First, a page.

Canadian Tradition

The boards have been up for a month now. Still no snow on the ground, but everyone knows it is coming.IMG_20151104_114246

The city can’t wait for the cold weather to put up the skating rink boards in the local park. There are so many parks, they have to start early. This being Canada, a skating rink is pretty much mandatory in every park in the winter. Sometimes two rinks: one for hockey, the other for recreational skating.

Hockey is why the rinks have boards, they help to keep the puck in. And the players in for that matter.

The rinks in the local parks are maintained, for the most part, by those who use them. I think the city does the initial flooding, but after that it is up to the local residents. Certainly the city doesn’t have the manpower to send workers out to clear the rinks after every snowfall. We get a lot of snow. I have done my share of cleaning an overnight snowfall off the rink so the children could play hockey on a Saturday morning. It’s part of being a Canadian father. The ice surface is large (about 200 feet by 85 feet, though my local rink seems a little smaller) but clearing it is a communal effort and you would be surprised how quickly a few people with shovels can clear a snowfall. Experience pays off I guess.IMG_20151104_114326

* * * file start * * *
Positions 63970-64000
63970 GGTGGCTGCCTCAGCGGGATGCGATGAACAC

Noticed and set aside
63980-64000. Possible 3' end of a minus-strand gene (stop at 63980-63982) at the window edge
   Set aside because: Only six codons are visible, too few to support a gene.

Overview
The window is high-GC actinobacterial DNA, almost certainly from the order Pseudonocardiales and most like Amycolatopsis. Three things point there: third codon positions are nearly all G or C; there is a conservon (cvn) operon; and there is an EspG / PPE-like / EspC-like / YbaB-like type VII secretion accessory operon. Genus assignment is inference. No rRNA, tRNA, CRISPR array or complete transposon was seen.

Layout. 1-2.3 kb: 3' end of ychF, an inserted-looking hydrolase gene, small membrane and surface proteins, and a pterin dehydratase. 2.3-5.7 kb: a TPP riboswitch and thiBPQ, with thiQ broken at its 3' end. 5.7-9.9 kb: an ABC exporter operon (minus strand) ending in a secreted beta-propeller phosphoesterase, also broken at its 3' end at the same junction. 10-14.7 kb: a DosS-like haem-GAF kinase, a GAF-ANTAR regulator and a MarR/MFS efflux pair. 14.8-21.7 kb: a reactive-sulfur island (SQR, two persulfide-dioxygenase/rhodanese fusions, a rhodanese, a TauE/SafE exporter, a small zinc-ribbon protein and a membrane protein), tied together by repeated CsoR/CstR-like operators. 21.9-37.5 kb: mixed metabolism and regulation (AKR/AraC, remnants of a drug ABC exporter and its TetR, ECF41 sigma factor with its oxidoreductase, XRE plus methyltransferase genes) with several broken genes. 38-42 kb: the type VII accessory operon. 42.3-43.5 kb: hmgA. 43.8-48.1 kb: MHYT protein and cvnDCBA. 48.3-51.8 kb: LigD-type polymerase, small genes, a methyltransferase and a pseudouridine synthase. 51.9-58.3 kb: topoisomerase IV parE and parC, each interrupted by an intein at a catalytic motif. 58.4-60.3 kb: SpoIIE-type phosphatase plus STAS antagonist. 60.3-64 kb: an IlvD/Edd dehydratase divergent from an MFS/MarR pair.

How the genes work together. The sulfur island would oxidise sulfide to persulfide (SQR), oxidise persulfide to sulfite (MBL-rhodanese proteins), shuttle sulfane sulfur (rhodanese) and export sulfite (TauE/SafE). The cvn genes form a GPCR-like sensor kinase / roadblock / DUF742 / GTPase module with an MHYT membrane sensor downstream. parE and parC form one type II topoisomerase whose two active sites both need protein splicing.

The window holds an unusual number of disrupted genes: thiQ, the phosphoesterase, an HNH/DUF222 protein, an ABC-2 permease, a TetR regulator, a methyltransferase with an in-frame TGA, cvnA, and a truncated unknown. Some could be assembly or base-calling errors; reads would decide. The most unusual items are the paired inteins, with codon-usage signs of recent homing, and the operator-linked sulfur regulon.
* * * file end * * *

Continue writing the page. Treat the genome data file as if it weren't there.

Canada is a cold country. We complain a lot about the weather. But there really isn’t much we can do about it, so we embrace the opportunities winter brings. There is skiing, both downhill and cross-country, curling, snowshoeing, skating (including of course hockey), tobogganing and a number of other sports that require the cold. Since you can’t change the weather you might as well embrace it. If you get too cold you can always go inside.

So I look at the boards already installed in the park on an unseasonably warm fall day and know that winter is coming. Might as well get ready.

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